Wednesday, August 10, 2022

Three ‘Freedoms’ to Help Focus Ad Campaign Used to Draw Tourists to Williamsburg Area

Williamsburg should use three "freedoms" when it attempts to draw in overnight guests, according to Luckie & Company. (Slide courtesy Luckie & Co.)
With history at the center of marketing efforts, Williamsburg should use three “freedoms” when it attempts to draw in overnight guests, according to Luckie & Company. (Slide courtesy Luckie & Co.)

The idea of freedom — specifically the freedom to choose a vacation style — is the Williamsburg area’s key to attracting tourists and repeat visitors to the area, according to research conducted by Luckie & Company.

Using the concept of freedom and citizens’ abilities to choose how to spend their time and vacation dollars, Luckie formulated three pillars of attraction Williamsburg can use to draw in visitors: freedom to have fun, freedom to be curious and freedom to relax.

Luckie Senior Vice President and Chief Strategy Officer Jay Waters presented information Tuesday to about 50 members of the tourism community and local government officials about a recent survey that used targeted messages to dig into visitors’ perceptions of Williamsburg.

The Alabama-based marketing agency surveyed about 200 vacationers from five areas: District of Columbia, Baltimore, Raleigh-Durham, Philadelphia and New York.

Luckie wrote up a few paragraphs about Williamsburg, but did not reveal the information was describing the area. The vacationers were asked to pick areas they thought the information was describing. After answering, they were told the paragraphs described Williamsburg and were asked whether the descriptions matched up with their perceptions of the area.

More than 66 percent of respondents said the paragraph describing a history-focused destination was about Williamsburg. About 37 percent said paragraphs describing a relaxing area and an active area were about Williamsburg. Roughly 30 percent of those asked said a paragraph describing an area that sparks and feeds curiosity was about Williamsburg.

Information from the almost 1,000 respondents was compiled to inform future advertisements and marketing efforts for the area.

Luckie will be filming new footage to be used for next year’s advertisement efforts from the Williamsburg Area Destination Marketing Committee, which is tasked with spending the money collected from the $2 per night hotel tax to promote overnight visitation. Waters pushed for other large advertisers in the Williamsburg area — like Busch Gardens and Colonial Williamsburg — to use the research to inform their own ads so the destination could tell a cohesive message about what Williamsburg has to offer visitors.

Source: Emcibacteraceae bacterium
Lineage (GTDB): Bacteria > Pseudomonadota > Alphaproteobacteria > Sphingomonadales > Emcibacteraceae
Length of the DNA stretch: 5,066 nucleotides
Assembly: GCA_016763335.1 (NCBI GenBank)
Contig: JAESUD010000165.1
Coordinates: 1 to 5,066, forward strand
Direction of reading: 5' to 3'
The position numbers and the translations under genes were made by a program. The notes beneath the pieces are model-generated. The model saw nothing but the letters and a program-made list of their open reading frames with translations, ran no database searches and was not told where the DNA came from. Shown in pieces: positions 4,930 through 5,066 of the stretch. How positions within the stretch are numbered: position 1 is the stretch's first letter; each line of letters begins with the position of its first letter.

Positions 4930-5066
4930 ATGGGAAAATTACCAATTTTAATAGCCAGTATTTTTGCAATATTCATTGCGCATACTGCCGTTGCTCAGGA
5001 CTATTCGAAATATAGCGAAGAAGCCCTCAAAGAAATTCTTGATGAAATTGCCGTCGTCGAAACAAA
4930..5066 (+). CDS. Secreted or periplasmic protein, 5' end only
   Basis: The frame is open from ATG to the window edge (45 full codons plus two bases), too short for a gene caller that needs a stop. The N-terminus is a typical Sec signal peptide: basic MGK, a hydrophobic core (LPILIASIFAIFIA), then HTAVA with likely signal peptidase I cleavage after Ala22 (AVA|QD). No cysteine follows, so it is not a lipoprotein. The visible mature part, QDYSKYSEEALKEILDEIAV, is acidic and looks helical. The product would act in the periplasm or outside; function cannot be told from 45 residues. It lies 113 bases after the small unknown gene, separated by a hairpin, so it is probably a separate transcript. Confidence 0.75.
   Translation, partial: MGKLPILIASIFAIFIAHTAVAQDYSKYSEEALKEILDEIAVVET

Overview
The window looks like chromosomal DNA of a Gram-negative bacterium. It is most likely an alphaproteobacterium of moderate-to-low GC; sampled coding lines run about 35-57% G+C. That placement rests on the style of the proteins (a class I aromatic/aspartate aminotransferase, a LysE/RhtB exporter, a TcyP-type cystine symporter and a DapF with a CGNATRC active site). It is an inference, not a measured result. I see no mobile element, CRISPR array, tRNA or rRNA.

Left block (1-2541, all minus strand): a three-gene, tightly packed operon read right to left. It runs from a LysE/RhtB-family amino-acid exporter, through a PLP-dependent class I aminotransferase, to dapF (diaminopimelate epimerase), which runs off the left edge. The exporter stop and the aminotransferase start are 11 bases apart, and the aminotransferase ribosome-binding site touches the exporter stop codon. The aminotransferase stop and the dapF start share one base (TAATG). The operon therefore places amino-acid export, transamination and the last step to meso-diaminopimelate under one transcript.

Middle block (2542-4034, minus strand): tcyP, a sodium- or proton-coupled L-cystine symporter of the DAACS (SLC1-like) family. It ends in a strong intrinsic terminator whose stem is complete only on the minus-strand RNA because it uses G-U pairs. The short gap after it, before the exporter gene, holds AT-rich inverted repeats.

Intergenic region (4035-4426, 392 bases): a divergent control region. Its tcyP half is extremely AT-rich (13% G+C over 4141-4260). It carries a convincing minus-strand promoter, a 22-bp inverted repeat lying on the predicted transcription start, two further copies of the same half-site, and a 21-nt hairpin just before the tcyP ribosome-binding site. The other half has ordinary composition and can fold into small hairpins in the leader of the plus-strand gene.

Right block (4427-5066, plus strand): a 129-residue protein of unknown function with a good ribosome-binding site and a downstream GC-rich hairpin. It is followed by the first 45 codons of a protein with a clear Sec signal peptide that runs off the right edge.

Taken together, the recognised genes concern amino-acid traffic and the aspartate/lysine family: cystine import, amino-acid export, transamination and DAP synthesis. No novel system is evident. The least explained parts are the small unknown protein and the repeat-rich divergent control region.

History is the jumping-off point for any Williamsburg marketing, Waters said, adding Washington, D.C. leads in history but Williamsburg brings history to life in a way no other area can.

Williamsburg City Manager Jack Tuttle drew Waters’ attention to the area’s focus on arts with Arts Month, which was renamed Williamsburg Fall Arts in the hours following Waters’ presentation.

“We are all-in on history in a way most destinations are not,” Waters said. “We can’t just dabble in the arts and expect it to be profitable for us. … If we’re going to do it, we’ve got to do it.”

When presented a list of 20 words — including history and arts — that could be used to describe the area, most survey-takers chose fun, interesting, freedom and relaxation.

As far as the survey-takers associating the words with Williamsburg, interesting came first, followed by fun, freedom and then relaxation.

“You don’t have to work that hard to have a good vacation in Williamsburg,” Waters said.

Affordability was associated with Williamsburg about 35 percent of the time, but it ranked at roughly 75 percent for vacation-planning importance.

“I don’t think affordability is as much about price because this is a fairly affluent sample,” Waters said. “I’m translating it. I don’t think they find the value there.”

Waters said additional research about affordability and value may be necessary.

Food was ranked at around 55 percent for importance in vacation planning, and Williamsburg’s association with food was ranked around 35 percent. Waters said WADMC cannot necessarily boost the area’s food offerings but can help market them as an attraction once businesses advance their offerings.

The people who responded to the survey were 73 percent female, and 78 percent were 30 years or older. About 30 percent were above the age of 60. More than 75 percent of the respondents were white, more than 10 percent were black and the other respondents were American Indian, Asian, multiple races or another race.

More than half of those surveyed hold a bachelor’s or higher degree, and about 85 percent had a total household income of more than $50,000. About 30 percent have a total household income of $100,000 or higher. The respondents were split equally between families and couples with no children or no children at home.

About one in five respondents to the survey had visited Williamsburg for a least one night in the past three years, and about 44 percent intend to return within the next three years. Residents of each of the five areas were familiar with ads about Williamsburg, but residents in Raleigh and Philadelphia were more positive about the area.

Families with children living at home generally had a better perception of Williamsburg and the area’s attractions than couples with no children.

Full results of the survey are available on WADMC’s website along with the presentation Waters presented Tuesday.

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